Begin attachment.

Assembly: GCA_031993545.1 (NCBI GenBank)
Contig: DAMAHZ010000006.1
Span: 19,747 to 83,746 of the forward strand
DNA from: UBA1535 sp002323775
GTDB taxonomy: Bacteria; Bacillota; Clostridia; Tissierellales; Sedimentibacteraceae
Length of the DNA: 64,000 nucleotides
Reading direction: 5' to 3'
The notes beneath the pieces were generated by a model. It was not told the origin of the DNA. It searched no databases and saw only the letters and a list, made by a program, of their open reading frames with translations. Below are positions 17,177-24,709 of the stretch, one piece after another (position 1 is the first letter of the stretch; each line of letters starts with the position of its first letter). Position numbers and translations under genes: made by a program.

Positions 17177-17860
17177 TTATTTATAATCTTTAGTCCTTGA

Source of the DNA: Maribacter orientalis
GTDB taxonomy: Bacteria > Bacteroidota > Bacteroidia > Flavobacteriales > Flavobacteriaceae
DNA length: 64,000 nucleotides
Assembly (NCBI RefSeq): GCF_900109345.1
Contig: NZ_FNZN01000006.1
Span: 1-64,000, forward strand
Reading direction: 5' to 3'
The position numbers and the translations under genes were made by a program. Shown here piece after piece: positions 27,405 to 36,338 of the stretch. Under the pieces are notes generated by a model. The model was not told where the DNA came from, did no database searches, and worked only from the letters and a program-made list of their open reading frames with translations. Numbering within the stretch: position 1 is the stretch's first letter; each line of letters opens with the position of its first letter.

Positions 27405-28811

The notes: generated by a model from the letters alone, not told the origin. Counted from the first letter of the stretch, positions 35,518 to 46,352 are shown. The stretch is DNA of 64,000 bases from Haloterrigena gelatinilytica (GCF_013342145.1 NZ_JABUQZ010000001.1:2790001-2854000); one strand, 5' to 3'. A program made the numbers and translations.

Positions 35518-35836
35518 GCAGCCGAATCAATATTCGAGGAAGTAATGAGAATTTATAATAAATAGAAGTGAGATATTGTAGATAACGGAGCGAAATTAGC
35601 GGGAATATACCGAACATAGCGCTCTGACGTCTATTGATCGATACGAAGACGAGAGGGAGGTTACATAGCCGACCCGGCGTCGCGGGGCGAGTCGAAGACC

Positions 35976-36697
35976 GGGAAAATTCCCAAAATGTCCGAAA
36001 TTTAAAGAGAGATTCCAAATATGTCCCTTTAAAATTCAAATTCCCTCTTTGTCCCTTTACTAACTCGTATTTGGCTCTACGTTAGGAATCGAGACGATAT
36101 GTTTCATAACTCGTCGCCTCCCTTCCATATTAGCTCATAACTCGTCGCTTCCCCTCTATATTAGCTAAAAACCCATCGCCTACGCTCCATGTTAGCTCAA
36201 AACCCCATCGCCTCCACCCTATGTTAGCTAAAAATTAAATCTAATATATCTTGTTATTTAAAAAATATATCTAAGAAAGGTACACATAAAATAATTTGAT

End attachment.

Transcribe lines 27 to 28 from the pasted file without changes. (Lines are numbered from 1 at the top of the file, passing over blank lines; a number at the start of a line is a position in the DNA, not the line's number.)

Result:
36101 GTTTCATAACTCGTCGCCTCCCTTCCATATTAGCTCATAACTCGTCGCTTCCCCTCTATATTAGCTAAAAACCCATCGCCTACGCTCCATGTTAGCTCAA
36201 AACCCCATCGCCTCCACCCTATGTTAGCTAAAAATTAAATCTAATATATCTTGTTATTTAAAAAATATATCTAAGAAAGGTACACATAAAATAATTTGAT